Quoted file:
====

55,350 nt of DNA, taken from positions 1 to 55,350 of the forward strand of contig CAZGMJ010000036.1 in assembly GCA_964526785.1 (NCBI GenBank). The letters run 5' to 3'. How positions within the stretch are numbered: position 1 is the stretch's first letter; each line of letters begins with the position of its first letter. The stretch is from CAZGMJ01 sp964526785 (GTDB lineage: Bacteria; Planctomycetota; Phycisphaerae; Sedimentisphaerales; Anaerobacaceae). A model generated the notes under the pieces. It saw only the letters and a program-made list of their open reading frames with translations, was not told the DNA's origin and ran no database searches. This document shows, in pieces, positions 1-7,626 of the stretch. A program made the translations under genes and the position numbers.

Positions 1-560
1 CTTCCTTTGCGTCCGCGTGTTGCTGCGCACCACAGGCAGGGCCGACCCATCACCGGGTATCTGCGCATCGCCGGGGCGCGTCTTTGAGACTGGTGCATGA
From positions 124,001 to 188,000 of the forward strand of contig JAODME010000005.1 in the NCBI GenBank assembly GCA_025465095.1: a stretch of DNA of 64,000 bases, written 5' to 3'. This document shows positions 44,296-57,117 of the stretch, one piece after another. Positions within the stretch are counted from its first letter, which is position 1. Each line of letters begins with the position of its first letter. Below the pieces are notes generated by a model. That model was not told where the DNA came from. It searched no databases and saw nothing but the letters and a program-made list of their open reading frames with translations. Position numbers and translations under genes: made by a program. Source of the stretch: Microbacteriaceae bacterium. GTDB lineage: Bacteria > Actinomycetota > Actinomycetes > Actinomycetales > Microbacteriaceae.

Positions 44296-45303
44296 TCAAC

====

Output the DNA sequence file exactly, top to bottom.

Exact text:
55,350 nt of DNA, taken from positions 1 to 55,350 of the forward strand of contig CAZGMJ010000036.1 in assembly GCA_964526785.1 (NCBI GenBank). The letters run 5' to 3'. How positions within the stretch are numbered: position 1 is the stretch's first letter; each line of letters begins with the position of its first letter. The stretch is from CAZGMJ01 sp964526785 (GTDB lineage: Bacteria; Planctomycetota; Phycisphaerae; Sedimentisphaerales; Anaerobacaceae). A model generated the notes under the pieces. It saw only the letters and a program-made list of their open reading frames with translations, was not told the DNA's origin and ran no database searches. This document shows, in pieces, positions 1-7,626 of the stretch. A program made the translations under genes and the position numbers.

Positions 1-560
1 CTTCCTTTGCGTCCGCGTGTTGCTGCGCACCACAGGCAGGGCCGACCCATCACCGGGTATCTGCGCATCGCCGGGGCGCGTCTTTGAGACTGGTGCATGA
From positions 124,001 to 188,000 of the forward strand of contig JAODME010000005.1 in the NCBI GenBank assembly GCA_025465095.1: a stretch of DNA of 64,000 bases, written 5' to 3'. This document shows positions 44,296-57,117 of the stretch, one piece after another. Positions within the stretch are counted from its first letter, which is position 1. Each line of letters begins with the position of its first letter. Below the pieces are notes generated by a model. That model was not told where the DNA came from. It searched no databases and saw nothing but the letters and a program-made list of their open reading frames with translations. Position numbers and translations under genes: made by a program. Source of the stretch: Microbacteriaceae bacterium. GTDB lineage: Bacteria > Actinomycetota > Actinomycetes > Actinomycetales > Microbacteriaceae.

Positions 44296-45303
44296 TCAAC